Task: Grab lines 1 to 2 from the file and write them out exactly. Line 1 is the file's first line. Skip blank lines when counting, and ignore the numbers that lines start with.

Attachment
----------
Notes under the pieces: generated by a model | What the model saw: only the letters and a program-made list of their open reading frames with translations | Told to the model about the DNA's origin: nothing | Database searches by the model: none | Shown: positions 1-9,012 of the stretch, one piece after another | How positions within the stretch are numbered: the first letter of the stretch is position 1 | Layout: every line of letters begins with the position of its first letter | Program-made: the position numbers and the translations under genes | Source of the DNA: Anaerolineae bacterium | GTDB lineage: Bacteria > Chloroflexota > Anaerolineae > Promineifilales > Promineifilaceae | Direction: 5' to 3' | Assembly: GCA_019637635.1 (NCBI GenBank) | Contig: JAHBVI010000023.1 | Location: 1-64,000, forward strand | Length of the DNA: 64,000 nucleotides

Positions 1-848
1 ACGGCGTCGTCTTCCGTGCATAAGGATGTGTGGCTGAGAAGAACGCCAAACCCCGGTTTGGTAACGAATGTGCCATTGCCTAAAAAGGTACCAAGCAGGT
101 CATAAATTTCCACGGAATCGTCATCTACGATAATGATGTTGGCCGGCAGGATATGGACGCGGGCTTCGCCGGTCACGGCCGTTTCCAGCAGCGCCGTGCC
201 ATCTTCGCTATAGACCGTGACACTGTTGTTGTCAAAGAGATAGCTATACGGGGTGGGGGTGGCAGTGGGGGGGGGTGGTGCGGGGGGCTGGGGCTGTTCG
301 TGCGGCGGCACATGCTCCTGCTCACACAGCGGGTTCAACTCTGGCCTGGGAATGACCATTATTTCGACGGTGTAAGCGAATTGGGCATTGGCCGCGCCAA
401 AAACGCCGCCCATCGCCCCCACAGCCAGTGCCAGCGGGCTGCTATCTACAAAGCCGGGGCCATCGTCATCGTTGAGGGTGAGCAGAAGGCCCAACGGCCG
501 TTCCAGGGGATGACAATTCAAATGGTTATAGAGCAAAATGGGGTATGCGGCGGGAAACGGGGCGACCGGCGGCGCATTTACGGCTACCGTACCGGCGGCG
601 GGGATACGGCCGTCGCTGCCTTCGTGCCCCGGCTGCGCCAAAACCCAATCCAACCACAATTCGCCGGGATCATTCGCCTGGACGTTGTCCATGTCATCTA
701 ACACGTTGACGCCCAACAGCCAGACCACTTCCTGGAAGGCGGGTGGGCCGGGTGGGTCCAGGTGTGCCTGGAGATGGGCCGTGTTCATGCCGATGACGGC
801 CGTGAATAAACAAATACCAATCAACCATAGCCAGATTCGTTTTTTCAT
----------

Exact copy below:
Notes under the pieces: generated by a model | What the model saw: only the letters and a program-made list of their open reading frames with translations | Told to the model about the DNA's origin: nothing | Database searches by the model: none | Shown: positions 1-9,012 of the stretch, one piece after another | How positions within the stretch are numbered: the first letter of the stretch is position 1 | Layout: every line of letters begins with the position of its first letter | Program-made: the position numbers and the translations under genes | Source of the DNA: Anaerolineae bacterium | GTDB lineage: Bacteria > Chloroflexota > Anaerolineae > Promineifilales > Promineifilaceae | Direction: 5' to 3' | Assembly: GCA_019637635.1 (NCBI GenBank) | Contig: JAHBVI010000023.1 | Location: 1-64,000, forward strand | Length of the DNA: 64,000 nucleotides

Positions 1-848